in the evening, and at the time of the trial the Passover
meal had not yet taken place; the trial and crucifixion
took place on the day before the Passover, on the “day of
preparation”, not on the feast day itself. The Passover feast
in the year in question accordingly ran from Friday evening
until Saturday evening, not from Thursday evening
until Friday evening.

Pope Benedict looks at some attempts to harmonize the accounts and ultimately settles on that offered by John Meier in A Marginal Jew.

He concludes that one has to choose between
the Synoptic and Johannine chronologies, and he argues,
on the basis of the whole range of source material, that
the weight of evidence favors John.
John is right when he says that at the time of Jesus’ trial
before Pilate, the Jewish authorities had not yet eaten the
Passover and, thus, had to keep themselves ritually pure.
He is right that the crucifixion took place, not on the feast,
but on the day before the feast. This means that Jesus died
at the hour when the Passover lambs were being slaughtered
in the Temple. That Christians later saw this as no
coincidence, that they recognized Jesus as the true Lamb,
that in this way they came to see the true meaning of the
ritual of the lambs—all this seems to follow naturally.
The question remains: Why did the Synoptics speak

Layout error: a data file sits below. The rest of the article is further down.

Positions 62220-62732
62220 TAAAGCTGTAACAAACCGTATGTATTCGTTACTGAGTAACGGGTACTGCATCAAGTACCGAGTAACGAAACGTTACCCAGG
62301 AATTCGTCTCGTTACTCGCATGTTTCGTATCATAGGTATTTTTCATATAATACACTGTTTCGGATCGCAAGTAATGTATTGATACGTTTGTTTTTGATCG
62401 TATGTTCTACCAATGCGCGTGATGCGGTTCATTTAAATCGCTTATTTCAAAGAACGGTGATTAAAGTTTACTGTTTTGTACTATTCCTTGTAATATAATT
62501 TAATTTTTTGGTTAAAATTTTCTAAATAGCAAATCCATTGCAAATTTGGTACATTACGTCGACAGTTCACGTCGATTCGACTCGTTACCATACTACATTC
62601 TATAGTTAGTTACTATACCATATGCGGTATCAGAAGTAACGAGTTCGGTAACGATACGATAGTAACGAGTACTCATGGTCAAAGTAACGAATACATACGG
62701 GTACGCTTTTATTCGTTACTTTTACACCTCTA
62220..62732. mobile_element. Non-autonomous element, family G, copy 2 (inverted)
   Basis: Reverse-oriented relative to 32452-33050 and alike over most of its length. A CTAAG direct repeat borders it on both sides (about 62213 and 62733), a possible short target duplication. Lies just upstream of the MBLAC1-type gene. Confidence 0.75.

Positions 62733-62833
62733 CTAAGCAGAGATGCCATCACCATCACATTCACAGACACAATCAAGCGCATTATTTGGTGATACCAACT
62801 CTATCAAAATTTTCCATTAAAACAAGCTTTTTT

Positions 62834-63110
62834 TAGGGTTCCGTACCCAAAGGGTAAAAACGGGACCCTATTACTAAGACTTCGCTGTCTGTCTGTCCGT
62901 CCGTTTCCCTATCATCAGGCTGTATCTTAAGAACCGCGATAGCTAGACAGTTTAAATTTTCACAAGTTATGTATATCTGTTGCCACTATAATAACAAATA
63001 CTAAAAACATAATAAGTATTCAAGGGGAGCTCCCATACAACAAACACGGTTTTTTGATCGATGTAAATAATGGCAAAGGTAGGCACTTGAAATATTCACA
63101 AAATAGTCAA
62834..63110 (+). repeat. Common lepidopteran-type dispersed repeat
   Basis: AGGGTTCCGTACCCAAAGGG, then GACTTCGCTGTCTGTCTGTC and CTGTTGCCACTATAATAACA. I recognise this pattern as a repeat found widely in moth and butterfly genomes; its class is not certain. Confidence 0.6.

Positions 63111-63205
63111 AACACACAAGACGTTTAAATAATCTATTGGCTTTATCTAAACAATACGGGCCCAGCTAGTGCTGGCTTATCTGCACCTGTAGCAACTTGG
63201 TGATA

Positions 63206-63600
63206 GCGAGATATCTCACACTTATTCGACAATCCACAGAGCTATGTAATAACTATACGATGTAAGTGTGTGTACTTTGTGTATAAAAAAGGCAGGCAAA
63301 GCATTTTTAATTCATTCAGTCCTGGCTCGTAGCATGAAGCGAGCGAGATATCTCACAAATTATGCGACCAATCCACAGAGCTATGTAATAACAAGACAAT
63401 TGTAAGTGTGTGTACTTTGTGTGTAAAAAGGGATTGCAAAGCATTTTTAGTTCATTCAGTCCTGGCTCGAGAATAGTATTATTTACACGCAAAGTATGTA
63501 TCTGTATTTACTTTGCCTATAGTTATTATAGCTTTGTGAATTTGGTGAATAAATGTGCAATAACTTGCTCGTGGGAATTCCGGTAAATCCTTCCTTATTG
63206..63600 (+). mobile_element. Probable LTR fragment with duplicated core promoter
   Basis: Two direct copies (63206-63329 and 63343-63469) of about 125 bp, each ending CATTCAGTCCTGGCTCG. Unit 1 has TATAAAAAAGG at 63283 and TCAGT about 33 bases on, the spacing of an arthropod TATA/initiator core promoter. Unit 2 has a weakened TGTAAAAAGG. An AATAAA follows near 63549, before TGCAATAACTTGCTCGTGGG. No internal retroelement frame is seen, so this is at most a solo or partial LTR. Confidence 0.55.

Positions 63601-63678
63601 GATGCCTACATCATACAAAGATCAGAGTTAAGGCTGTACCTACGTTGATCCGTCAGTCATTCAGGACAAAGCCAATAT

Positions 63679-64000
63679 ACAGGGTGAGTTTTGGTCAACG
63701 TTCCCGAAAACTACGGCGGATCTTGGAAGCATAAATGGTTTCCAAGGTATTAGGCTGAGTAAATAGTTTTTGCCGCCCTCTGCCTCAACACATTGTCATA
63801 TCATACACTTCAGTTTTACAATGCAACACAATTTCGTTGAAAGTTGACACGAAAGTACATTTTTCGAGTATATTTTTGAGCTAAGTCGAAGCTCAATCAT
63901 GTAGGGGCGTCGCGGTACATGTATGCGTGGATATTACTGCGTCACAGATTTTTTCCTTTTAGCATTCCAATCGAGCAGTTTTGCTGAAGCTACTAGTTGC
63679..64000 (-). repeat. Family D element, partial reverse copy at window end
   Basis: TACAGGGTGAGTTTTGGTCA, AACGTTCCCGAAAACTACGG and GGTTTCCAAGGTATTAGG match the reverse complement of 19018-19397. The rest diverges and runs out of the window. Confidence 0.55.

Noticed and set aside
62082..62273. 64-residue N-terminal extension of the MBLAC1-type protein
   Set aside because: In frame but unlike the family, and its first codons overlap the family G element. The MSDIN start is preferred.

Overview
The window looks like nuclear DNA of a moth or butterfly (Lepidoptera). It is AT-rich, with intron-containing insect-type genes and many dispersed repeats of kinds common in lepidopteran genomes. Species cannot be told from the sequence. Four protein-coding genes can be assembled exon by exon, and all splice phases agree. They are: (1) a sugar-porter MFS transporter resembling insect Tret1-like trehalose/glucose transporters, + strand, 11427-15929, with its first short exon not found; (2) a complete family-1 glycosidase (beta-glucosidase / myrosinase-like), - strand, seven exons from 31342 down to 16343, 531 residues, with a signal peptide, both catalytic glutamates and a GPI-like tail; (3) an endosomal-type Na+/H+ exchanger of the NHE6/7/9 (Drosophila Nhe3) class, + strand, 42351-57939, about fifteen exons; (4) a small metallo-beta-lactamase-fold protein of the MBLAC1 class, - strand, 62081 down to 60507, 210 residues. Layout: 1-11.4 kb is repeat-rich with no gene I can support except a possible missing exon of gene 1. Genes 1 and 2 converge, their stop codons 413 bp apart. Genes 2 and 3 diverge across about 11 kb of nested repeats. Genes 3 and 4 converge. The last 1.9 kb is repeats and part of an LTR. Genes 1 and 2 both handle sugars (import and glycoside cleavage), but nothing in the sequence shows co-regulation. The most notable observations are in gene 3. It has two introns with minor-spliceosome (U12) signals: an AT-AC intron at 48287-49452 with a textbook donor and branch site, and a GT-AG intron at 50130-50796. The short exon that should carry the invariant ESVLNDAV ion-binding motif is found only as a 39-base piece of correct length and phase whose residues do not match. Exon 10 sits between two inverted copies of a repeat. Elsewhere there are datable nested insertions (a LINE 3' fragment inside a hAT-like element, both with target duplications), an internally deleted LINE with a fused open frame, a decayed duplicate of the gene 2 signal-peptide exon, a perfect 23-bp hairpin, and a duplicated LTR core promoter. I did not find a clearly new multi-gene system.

of a Passover meal? What is the basis for this strand of
tradition? Not even Meier can give a truly convincing
answer to this question.

The answer Pope Benedict settles on being that what Jesus celebrated with his disciples was a new Passover meal.

One thing emerges clearly from the entire tradition: essentially, this farewell meal was not the old Passover,
but the new one, which Jesus accomplished in this context. Even though the meal that Jesus shared with the
Twelve was not a Passover meal according to the ritual prescriptions of Judaism, nevertheless, in retrospect, the
inner connection of the whole event with Jesus’ death and Resurrection stood out clearly. It was Jesus’ Passover. And
in this sense he both did and did not celebrate the Passover: the old rituals could not be carried out—when their
time came, Jesus had already died. But he had given himself, and thus he had truly celebrated the Passover with
them. The old was not abolished; it was simply brought to its full meaning.
The earliest evidence for this unified view of the new and the old, providing a new explanation of the Passover
character of Jesus’ meal in terms of his death and Resurrection, is found in Saint Paul’s First Letter to the Corinthians:
“Cleanse out the old leaven that you may be new dough, as you really are unleavened. For Christ, our Paschal
Lamb, has been sacrificed” (5:7; cf. Meier, A Marginal Jew I, pp. 429–30). As in Mark 14:1, so here the first day of
Unleavened Bread and the Passover follow in rapid succession, but the older ritual understanding is transformed into
a Christological and existential interpretation. Unleavened bread must now refer to Christians themselves, who are
freed from sin by the addition of yeast. But the sacrificial lamb is Christ. Here Paul is in complete harmony with